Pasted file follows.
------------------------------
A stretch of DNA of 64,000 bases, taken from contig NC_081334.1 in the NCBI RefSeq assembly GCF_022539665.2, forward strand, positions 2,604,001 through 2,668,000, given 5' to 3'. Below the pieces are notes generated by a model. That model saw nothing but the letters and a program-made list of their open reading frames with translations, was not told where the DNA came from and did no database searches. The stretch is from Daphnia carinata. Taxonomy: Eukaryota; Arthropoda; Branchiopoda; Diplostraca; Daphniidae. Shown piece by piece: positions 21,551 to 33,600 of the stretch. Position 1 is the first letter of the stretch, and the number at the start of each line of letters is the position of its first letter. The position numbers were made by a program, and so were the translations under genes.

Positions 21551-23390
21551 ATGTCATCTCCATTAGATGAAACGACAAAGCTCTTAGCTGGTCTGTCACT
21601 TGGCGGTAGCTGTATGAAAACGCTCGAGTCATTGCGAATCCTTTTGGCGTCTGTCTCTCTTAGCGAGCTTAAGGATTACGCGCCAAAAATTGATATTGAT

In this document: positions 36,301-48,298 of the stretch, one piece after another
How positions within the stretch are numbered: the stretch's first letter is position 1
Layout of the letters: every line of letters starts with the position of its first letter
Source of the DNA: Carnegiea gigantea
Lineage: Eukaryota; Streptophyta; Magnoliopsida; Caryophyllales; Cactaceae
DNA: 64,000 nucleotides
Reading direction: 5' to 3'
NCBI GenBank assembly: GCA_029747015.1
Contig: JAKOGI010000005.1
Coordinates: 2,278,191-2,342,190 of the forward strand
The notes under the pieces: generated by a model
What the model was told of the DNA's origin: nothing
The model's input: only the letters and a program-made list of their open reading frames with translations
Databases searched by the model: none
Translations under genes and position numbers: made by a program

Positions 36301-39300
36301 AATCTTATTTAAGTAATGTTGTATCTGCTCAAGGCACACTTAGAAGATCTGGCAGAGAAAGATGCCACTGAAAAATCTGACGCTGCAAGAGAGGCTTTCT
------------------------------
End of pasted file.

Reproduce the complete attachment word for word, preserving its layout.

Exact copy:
A stretch of DNA of 64,000 bases, taken from contig NC_081334.1 in the NCBI RefSeq assembly GCF_022539665.2, forward strand, positions 2,604,001 through 2,668,000, given 5' to 3'. Below the pieces are notes generated by a model. That model saw nothing but the letters and a program-made list of their open reading frames with translations, was not told where the DNA came from and did no database searches. The stretch is from Daphnia carinata. Taxonomy: Eukaryota; Arthropoda; Branchiopoda; Diplostraca; Daphniidae. Shown piece by piece: positions 21,551 to 33,600 of the stretch. Position 1 is the first letter of the stretch, and the number at the start of each line of letters is the position of its first letter. The position numbers were made by a program, and so were the translations under genes.

Positions 21551-23390
21551 ATGTCATCTCCATTAGATGAAACGACAAAGCTCTTAGCTGGTCTGTCACT
21601 TGGCGGTAGCTGTATGAAAACGCTCGAGTCATTGCGAATCCTTTTGGCGTCTGTCTCTCTTAGCGAGCTTAAGGATTACGCGCCAAAAATTGATATTGAT

In this document: positions 36,301-48,298 of the stretch, one piece after another
How positions within the stretch are numbered: the stretch's first letter is position 1
Layout of the letters: every line of letters starts with the position of its first letter
Source of the DNA: Carnegiea gigantea
Lineage: Eukaryota; Streptophyta; Magnoliopsida; Caryophyllales; Cactaceae
DNA: 64,000 nucleotides
Reading direction: 5' to 3'
NCBI GenBank assembly: GCA_029747015.1
Contig: JAKOGI010000005.1
Coordinates: 2,278,191-2,342,190 of the forward strand
The notes under the pieces: generated by a model
What the model was told of the DNA's origin: nothing
The model's input: only the letters and a program-made list of their open reading frames with translations
Databases searched by the model: none
Translations under genes and position numbers: made by a program

Positions 36301-39300
36301 AATCTTATTTAAGTAATGTTGTATCTGCTCAAGGCACACTTAGAAGATCTGGCAGAGAAAGATGCCACTGAAAAATCTGACGCTGCAAGAGAGGCTTTCT